See "How to Light a Christmas Tree" section for a detailed guide. Fluff and shape the branches, making sure to lift and separate the inner branches to hide the trunk and make the tree look full. Check the branches from different angles to see if you missed any spots. See "How to Shape a Christmas Tree" for a detailed guide. When you're satisfied with how the branches and lights look, repeat steps 1 to 5 for the next section. Do the same for the remaining sections, stopping every now and then to check how the tree looks from a distance. The bulbs will automatically light up as the poles connect to each other.
Like the standard tree, it's recommended to fluff and shape the branches first before placing the next section. Plug the light cord into a wall outlet and check the bulbs. See the "How to Light a Christmas Tree" section for a detailed guide. Repeat steps 1 to 3 for the remaining sections, stopping every now and then to check the tree from a distance. These trees are received in a collapsed form. To assemble, insert the center pole into the bottom section, pull up the foliage-covered frame to its full height, and then insert the top section. For pre-lit models, connect the light plugs into their corresponding sockets according to the supplied lighting diagram.
This type of tree has color-coded branches that need to be individually hooked to the center pole. Each branch can be shaped and fluffed before adding the next one. This process usually takes longer than setting up a tree with a hinged construction. This tree type is not available in pre-lit models. Begin with the bottom section and work on the lowest layer first. If the section has three layers, fold up the two layers and tie a ribbon around them.
To make sure that there are no gaps, start from the inner branches that are closest to the trunk. Separate the individual tips from the main branch and spread them out and away from the center of the tree. When properly fluffed, these inner tips should resemble a peacock's fanned tail and will hide the trunk. For most tree styles, the tips closest to the center pole should be angled upwards to give the tree a full appearance.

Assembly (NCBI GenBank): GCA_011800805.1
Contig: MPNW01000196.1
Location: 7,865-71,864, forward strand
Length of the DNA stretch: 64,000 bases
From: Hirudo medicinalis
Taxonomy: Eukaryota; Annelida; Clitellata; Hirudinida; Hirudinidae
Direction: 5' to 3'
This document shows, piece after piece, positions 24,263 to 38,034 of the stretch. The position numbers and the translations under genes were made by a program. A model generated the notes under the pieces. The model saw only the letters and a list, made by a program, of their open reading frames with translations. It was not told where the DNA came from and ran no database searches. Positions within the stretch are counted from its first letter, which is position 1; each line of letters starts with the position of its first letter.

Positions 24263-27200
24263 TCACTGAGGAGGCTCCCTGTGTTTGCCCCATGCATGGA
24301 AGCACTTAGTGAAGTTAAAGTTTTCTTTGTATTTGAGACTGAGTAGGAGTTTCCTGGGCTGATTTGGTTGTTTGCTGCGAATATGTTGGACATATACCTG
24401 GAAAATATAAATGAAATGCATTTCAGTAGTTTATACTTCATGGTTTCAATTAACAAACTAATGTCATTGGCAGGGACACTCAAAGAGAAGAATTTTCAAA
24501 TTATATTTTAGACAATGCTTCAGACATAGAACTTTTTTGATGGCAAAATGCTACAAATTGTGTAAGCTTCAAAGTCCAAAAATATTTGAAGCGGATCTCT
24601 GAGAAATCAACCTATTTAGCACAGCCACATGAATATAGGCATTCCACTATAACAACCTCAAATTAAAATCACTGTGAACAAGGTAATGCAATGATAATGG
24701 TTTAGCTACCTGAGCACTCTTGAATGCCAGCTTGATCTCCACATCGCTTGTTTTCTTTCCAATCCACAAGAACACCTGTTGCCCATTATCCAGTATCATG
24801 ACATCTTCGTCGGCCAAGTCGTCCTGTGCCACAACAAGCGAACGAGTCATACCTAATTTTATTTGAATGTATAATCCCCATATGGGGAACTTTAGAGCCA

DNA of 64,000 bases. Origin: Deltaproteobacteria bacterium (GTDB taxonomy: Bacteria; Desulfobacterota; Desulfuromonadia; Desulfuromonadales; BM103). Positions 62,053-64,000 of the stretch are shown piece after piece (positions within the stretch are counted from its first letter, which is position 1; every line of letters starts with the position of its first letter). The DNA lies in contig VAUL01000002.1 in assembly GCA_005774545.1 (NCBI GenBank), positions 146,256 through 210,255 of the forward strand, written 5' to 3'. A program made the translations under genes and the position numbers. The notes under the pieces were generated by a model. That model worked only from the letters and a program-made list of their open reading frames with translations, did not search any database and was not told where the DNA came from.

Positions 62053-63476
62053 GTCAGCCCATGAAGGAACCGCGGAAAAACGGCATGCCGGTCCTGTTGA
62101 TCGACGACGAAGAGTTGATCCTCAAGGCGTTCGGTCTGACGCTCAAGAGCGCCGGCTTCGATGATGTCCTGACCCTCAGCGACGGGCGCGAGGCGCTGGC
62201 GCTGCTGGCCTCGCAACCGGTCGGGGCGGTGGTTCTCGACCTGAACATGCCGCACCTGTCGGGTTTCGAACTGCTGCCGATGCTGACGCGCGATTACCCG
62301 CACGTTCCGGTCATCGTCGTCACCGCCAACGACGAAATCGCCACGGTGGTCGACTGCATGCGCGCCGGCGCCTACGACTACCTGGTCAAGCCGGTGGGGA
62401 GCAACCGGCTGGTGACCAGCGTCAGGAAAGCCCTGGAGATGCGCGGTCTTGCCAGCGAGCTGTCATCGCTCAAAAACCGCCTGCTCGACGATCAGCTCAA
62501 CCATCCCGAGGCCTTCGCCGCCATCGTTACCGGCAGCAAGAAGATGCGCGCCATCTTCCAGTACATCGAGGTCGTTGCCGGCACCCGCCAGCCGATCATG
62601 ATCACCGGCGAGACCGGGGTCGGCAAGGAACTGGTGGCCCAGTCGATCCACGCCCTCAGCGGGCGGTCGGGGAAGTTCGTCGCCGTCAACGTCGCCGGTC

The tips farthest from the center poles should be angled diagonally away from the branch. Step back and survey the tree from a distance. Check for any gaps that need more shaping. For lighted trees, make sure that the lights are evenly distributed. When you're done with the first layer of branches, untie the next one and repeat steps 1 to 4. Do the same for the last layer. Repeat all the steps for all the remaining sections, stopping every now and then to check the tree from a distance.
Take note that the first time you assemble the tree requires the most shaping, so take your time and you'll be rewarded with a fantastic-looking tree. With lighted trees, you only need to connect the plugs into their respective sockets. Plugs and sockets are usually identified with a color-coded or ed sticker. Use the lighting diagram supplied with the tree for proper instructions. If a certain section of the tree does not light up, take these recommended steps:. Locate the fuse compartment for the light string.
Remove and check the fuses to ensure they have not blown. Replace blown fuses with the type recommended by the tree's manufacturer. Gently nudge each bulb very slightly to identify if a bulb wire is slightly misaligned in the socket. Each bulb must be properly in its socket to ensure a good connection. Locate the master bulb and make sure it works. A broken master bulb can cause half or the whole light strand to go out. In older trees, the master bulb cannot be replaced, making it necessary to replace the entire strand. However, Balsam Hill's trees from and on feature replaceable master bulbs, identified with a gray base.
Now, if a master bulb goes out, it can be simply replaced with a new masterbulb. With this technology, all the lighting wires are built directly into the center pole or "tree trunk", which eliminates the need for multiple sockets.Hook up pre lit christmas tree
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Must-Read, Expert Guide to Assembling Your Artificial Christmas Tree